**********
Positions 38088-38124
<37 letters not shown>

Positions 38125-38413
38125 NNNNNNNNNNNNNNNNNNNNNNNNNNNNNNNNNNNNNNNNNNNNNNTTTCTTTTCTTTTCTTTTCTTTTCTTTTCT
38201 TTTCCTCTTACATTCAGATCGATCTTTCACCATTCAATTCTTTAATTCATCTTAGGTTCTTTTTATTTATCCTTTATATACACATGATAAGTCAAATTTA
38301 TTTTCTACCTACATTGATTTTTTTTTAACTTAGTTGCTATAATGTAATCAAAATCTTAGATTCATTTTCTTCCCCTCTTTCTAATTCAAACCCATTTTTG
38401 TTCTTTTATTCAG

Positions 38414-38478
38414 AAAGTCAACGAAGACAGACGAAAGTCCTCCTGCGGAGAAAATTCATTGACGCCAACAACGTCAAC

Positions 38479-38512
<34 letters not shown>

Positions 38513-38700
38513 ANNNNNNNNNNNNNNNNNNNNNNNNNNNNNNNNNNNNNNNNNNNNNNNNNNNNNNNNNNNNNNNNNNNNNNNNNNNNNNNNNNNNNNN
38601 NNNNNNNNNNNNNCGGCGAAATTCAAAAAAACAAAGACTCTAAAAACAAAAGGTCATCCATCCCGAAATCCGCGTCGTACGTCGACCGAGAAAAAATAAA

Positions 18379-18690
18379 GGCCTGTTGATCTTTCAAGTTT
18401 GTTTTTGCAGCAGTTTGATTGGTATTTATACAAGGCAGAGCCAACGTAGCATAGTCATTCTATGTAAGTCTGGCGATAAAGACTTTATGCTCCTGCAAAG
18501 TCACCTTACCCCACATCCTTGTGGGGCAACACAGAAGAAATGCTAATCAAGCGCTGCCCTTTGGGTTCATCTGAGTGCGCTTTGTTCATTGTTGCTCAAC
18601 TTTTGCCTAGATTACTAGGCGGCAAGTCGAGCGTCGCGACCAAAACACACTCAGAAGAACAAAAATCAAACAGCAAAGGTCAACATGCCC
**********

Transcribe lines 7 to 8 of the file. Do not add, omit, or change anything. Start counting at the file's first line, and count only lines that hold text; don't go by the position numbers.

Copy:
38401 TTCTTTTATTCAG

Positions 38414-38478